Catalonia Headquarters “Quiet” as Direct Rule Begins; Demonstrations Could Continue

Aerial view of Las Ramblas in Barcelona
Travel to Barcelona has fallen since the October 1 referendum. // Photo by peresanz/iStock/Getty Images Plus/Getty Images

Catalonia and Barcelona are reportedly “quiet” on the first work day since Spain moved to take control of the regional government in response to last week’s declaration of independence.

According to CNN, the Catalan Government’s headquarters seemed quiet at the start of Monday’s work day, the first day after Spain imposed direct rule, with a staff member telling CNN that everything is operating as normal. Spain’s state prosecutor is seeking charges of rebellion, sedition and misuse of public funds against Catalan leaders involved in the independence bid.

The BBC reports that the central government of Spain has invoked a provision of the Spanish Constitution allowing it to strip Catalonia of its authority and remove Catalan leader Carles Puigdemont from office. The move will replace as many as 150 of the region’s ministers, although some have vowed to keep working.

Impact on Travel

Thus far the State Department has not issued any travel warnings, advisories, or updates to its security information on Spain in response to the crisis.

The Foreign Office of the United Kingdom, however, is advising its citizens to avoid large gatherings and demonstrations that could take place as the crisis continues.

“There have been large gatherings of people in Barcelona and other areas of the Catalonia region in relation to the political developments there. Further gatherings and demonstrations are very likely to take place in the coming days,” the Foreign Office wrote on its website. “They may occur with little or no warning and even demonstrations intended to be peaceful can escalate and turn confrontational. You should exercise caution if you’re in the vicinity. Demonstrations may also cause some disruption and delays to transport services.”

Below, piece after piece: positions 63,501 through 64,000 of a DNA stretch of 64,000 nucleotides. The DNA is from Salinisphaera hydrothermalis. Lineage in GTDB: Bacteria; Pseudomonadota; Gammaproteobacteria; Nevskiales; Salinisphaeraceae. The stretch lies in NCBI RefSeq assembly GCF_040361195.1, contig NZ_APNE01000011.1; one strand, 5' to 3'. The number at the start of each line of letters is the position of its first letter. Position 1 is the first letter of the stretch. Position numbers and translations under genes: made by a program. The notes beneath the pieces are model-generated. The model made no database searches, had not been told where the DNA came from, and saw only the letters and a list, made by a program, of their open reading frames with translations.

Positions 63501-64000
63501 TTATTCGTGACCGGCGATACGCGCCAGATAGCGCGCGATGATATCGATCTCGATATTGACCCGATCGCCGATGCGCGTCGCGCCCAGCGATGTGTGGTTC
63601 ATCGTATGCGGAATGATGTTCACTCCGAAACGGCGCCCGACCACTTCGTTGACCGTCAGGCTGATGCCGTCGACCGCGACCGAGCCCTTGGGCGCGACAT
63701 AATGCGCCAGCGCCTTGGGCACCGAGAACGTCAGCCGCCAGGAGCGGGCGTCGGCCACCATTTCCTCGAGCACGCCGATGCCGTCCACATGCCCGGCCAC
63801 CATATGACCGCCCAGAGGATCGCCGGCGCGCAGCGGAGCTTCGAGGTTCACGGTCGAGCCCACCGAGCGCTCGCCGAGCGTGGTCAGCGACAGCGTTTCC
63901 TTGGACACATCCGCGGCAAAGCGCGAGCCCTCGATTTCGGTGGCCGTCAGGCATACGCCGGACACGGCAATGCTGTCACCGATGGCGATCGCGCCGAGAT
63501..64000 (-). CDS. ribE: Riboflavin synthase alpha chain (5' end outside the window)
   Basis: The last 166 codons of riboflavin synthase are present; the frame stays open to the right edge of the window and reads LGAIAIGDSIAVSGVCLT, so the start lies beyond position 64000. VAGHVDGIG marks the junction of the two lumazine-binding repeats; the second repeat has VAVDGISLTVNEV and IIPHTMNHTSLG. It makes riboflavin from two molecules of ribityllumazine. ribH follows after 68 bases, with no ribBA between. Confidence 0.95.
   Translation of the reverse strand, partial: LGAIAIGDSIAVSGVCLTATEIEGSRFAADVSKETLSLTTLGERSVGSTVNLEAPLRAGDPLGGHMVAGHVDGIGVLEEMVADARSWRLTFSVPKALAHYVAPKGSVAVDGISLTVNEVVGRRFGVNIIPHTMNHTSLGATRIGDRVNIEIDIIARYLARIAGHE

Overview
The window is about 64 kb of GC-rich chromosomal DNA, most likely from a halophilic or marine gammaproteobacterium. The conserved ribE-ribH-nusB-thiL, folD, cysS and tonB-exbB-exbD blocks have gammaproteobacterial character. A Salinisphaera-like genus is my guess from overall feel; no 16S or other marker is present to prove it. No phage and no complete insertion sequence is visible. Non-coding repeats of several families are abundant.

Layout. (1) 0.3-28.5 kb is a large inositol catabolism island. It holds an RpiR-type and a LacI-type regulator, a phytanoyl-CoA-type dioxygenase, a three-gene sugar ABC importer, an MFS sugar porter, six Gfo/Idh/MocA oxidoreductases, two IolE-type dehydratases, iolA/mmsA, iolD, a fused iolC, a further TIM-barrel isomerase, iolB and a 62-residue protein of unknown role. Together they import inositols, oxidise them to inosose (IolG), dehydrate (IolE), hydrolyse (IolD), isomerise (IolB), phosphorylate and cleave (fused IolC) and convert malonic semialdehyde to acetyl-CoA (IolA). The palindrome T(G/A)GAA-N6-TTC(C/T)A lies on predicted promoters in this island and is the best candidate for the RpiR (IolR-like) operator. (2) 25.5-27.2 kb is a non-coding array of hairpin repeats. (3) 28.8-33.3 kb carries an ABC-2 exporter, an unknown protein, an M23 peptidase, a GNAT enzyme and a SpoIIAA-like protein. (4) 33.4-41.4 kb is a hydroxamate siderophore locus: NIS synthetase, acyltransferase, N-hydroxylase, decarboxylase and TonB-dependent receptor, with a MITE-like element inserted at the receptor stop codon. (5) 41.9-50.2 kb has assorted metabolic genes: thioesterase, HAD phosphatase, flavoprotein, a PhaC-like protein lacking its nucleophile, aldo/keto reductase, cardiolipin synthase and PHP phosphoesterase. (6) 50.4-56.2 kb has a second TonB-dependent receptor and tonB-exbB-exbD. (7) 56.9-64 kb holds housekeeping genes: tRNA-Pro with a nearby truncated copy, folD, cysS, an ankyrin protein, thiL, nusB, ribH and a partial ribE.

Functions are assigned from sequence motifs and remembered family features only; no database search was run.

Tourism organizations have started to see preliminary signs that the unrest is impacting interest in travel to Barcelona. AARP Travel reports that Spanish tourism association Exceltur has seen tourism activity drop by 15 percent since the October 1 referendum that precipitated the crisis. Similarly, ForwardKeys has reported that international flight booking to the region have fallen 17 percent year over year since the start of October.

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